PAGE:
The Ice Sleigh of Indian Lake

On November 24,1990, a nine-foot-long wooden sleigh was pulled from Worcester’s Indian Lake. It had been there for nearly 70 years. The result of a suicide pact by star-crossed lovers? A WPI fraternity prank? Neither—it was a vestige of a time when, each winter, men used horses and sleighs to haul 18,000 tons of ice from the lake, first to be stored in icehouses along the shore, and then, in the summer, to be used in residents’ iceboxes. If a horse fell through the ice, the men would choke it with a rope until it passed out and then pull it out. Otherwise, it would thrash and drown. (Nicole Apostola)

The Cold, Increased by the Tremendous Speed, Deprived Them of the Power of Speech

There Mr. Fogg examined a curious vehicle, a kind of frame on two long beams, a little raised in front like the runners of a sledge, and upon which there was room for five or six persons. A high mast was fixed on the frame, held firmly by metallic lashings, to which was attached a large brigantine sail. This mast held an iron stay upon which to hoist a jib-sail. Behind, a sort of rudder served to guide the vehicle. It was, in short, a sledge rigged like a sloop. During the winter, when the trains are blocked up by the snow, these sledges make extremely rapid journeys across the frozen plains from one station to another. Provided with more sails than a cutter, and with the wind behind them, they slip over the surface of the prairies with a speed equal if not superior to that of the express trains. (Written by Jules Verne. Translated by Geo. M. Towle. Illustration by Léon Benett.)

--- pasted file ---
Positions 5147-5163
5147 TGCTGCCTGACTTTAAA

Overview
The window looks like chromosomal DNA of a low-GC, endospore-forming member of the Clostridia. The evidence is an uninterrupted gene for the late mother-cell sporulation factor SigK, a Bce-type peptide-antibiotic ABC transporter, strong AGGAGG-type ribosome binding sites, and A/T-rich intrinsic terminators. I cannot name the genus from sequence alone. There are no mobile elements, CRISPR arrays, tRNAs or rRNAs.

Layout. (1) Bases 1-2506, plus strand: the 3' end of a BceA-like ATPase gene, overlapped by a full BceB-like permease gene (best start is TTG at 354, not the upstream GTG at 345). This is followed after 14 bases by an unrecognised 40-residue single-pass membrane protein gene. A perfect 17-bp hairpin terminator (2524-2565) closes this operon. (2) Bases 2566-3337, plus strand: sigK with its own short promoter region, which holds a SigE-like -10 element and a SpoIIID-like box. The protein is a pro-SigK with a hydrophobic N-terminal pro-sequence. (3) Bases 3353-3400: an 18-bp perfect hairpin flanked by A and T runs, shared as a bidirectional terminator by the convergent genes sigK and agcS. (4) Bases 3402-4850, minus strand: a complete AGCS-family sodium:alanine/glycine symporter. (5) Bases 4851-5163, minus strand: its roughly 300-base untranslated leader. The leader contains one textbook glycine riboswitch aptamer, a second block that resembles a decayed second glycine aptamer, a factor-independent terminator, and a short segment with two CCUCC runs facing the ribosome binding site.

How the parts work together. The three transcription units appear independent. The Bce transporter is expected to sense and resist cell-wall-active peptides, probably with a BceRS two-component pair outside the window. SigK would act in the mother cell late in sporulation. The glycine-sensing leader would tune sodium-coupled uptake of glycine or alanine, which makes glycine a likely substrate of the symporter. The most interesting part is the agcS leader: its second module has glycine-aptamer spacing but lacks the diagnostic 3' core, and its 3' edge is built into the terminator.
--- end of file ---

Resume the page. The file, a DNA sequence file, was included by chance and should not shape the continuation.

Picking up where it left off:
From the January 2012 issue of Happiness Pony. [PDF]

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